SwisSQL DBChangeManager

Product: SwisSQL DBChangeManager

Publisher: AdventNet

Price:

Edition

Price

Free

0

Licence

From 295$

Introduction

If you are a DBA or a Database developer how many times have you needed to compare your schemas between your development, staging and production servers? Apart from comparing, you may need to apply changes to various servers. As there is no native support from SQL Server you may will  to consider a third party tool such as DBChangeManger.

Installation and Configuration

Hardware Requirements

Hardware

Minimum

Recommended

Processor

P III – 800 MHz

P4 – 1.0 GHz

RAM

256 MB

512 MB

Disk Space

100 MB

200 MB

Software Requirements

Supported Platforms – SwisSQL DBChangeManager is platform independent as it is a Java application and supports the following operating systems

·         Windows 2000 Server / Professional (with Service Pack 6)

·         Windows 2003 Server / Workstation

·         Windows XP (with Service Pack 2)

·         Windows Vista

·         RedHat Linux 7.x, Mandrake, Mandriva, Fedora

Supported Browsers – SwisSQL DBChangeManager Client requires one of the following Web browsers to be installed in your system for access

·         Internet Explorer 6 and above

·         Mozilla Firefox 1.5 and above

Installation is relatively straightforward, the only difference with a  standard installation is that it asks for a port number for IIS. By default that port number is 9090 but you can change this during the installation.

Features Tested

After installing DBChangeManager, you will need to execute DBChangeManager from Start->Programs or from the Desktop Shortcut which will be created as part of the installation. First it will start a DBChangeManager service, after the service is started the default internet browser configured in the system will be launched to connect to the client interface.



Next is to login to the DBChangeManager, the default login is dba/dba but this can easily be changed.


The web based client interface (first of its kind amongst the other third party tools available in the market) makes the tool accessible from anywhere through a Web Browser.

Let’s build a small business case. Imagine that we have released a database for production and just after release, the production database and development database should be identical. After the release we have made changes to the development database. Now, the time has come to for another release. One simple way of doing this is to simply transfer the development database to production by means of backup and restore. However, most of the time you cannot do this as this will destroy all the current data and no customer is happy to enter all his data again. The most scientific way of doing this is, is to apply only the changes by means of a script or application. These changes can be either new objects, modified objects or dropped objects. When applying a new script, it should ensure that the current constraint should be maintained. In case, you need to drop an object and recreate it for any reason, you will need to make sure that after your modification the previous data should be there as it was there before applying the script. This is by no means an easy task. We will see how DBChangeManager can help us in above scenario.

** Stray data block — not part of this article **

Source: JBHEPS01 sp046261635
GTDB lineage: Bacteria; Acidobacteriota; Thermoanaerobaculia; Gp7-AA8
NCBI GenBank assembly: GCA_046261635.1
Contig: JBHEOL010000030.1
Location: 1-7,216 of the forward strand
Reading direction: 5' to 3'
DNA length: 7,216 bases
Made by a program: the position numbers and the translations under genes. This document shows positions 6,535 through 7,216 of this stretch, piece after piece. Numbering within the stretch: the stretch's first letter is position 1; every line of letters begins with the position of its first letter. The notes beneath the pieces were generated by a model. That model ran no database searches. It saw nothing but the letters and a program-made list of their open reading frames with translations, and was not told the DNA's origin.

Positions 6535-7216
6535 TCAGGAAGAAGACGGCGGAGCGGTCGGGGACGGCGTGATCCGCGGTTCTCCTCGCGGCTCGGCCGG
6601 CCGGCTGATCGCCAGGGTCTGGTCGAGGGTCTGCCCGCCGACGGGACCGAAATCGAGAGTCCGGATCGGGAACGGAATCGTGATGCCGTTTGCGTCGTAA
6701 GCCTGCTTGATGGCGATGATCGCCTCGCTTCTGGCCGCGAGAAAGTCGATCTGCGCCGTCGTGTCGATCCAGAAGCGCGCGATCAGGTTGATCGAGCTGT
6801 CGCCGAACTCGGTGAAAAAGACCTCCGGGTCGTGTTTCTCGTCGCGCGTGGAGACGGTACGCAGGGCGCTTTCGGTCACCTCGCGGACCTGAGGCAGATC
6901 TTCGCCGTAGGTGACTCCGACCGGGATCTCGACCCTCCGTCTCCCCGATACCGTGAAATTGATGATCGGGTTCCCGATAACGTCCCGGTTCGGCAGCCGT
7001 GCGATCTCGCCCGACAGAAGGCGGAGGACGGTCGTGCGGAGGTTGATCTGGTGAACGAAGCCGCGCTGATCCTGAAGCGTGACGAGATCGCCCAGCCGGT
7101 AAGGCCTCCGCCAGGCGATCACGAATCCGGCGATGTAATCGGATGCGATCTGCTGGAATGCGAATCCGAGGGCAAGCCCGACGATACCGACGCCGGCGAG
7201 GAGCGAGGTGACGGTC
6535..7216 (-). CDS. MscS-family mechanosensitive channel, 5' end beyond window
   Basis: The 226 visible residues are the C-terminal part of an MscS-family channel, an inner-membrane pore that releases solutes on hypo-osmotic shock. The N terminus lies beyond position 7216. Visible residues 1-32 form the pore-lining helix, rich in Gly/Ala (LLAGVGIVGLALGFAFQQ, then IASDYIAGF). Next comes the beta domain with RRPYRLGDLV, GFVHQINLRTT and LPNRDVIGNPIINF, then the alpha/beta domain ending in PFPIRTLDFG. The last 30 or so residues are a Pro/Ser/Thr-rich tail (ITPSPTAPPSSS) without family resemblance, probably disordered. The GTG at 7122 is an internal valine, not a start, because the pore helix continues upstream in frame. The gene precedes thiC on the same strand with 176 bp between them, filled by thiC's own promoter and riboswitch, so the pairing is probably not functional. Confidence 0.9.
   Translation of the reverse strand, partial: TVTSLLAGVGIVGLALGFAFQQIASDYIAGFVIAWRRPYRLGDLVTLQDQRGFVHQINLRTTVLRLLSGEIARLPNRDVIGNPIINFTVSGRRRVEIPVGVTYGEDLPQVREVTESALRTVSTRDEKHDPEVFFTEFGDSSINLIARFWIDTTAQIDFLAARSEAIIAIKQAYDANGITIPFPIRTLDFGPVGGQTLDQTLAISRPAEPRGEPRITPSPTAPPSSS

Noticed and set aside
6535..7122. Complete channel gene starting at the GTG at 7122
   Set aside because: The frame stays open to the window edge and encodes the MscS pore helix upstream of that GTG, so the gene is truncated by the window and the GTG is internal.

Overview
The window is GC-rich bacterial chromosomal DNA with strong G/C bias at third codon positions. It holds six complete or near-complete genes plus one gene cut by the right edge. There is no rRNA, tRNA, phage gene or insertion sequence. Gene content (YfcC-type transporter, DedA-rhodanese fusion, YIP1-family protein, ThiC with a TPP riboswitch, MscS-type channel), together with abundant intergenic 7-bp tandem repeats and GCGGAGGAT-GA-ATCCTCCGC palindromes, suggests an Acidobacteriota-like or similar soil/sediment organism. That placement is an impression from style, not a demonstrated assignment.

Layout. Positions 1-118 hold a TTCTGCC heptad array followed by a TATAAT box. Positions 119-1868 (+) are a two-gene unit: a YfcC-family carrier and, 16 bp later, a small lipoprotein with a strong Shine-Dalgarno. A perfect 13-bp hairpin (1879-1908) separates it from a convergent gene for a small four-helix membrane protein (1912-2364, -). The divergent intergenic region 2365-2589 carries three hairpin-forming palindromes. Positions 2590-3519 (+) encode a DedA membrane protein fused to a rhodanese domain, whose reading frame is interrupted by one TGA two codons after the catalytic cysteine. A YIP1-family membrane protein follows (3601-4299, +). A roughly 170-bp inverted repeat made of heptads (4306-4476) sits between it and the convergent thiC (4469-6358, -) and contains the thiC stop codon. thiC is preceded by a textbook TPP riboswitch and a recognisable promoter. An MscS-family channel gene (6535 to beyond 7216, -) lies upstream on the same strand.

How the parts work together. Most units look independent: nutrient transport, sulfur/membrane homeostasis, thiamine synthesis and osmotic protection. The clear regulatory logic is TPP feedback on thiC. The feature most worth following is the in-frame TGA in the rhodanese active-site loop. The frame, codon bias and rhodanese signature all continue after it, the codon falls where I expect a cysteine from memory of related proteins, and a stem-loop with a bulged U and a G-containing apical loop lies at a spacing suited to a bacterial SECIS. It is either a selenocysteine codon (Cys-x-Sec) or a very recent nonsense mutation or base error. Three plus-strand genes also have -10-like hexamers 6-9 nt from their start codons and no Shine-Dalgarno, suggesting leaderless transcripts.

In this example advwrk_production is the database that is currently in production and advwrk_development is the database in development where we have made several changes and we need to apply those changes to the advwrk_production database.

Compare Databases

When you click New Comparison, the following page will appear for entering source and target databases which you are going to compare.


In the resources tab, three options are available. They are database, snapshot and script. This means that you can compare your source and target resources which are databases, snapshots or even SQL scripts.

Comparing between two databases is most common and most used option. You can compare databases on two different servers with different authentication, which can be either Windows, or SQL Server. Also you can compare SQL server databases for  2000 and 2005 versions. I have used SQL Server 2005 for this review.

A database snapshot is a read-only, static view of a database. You can create a snapshot by giving a snapshot name and database name and its credentials. The importance of this snapshot is that you can do the same comparison for the snapshot treating it as a database and also do it offline without the need for live database connectivity. 


Above is the information that you need to supply for the snapshot.

Continues…

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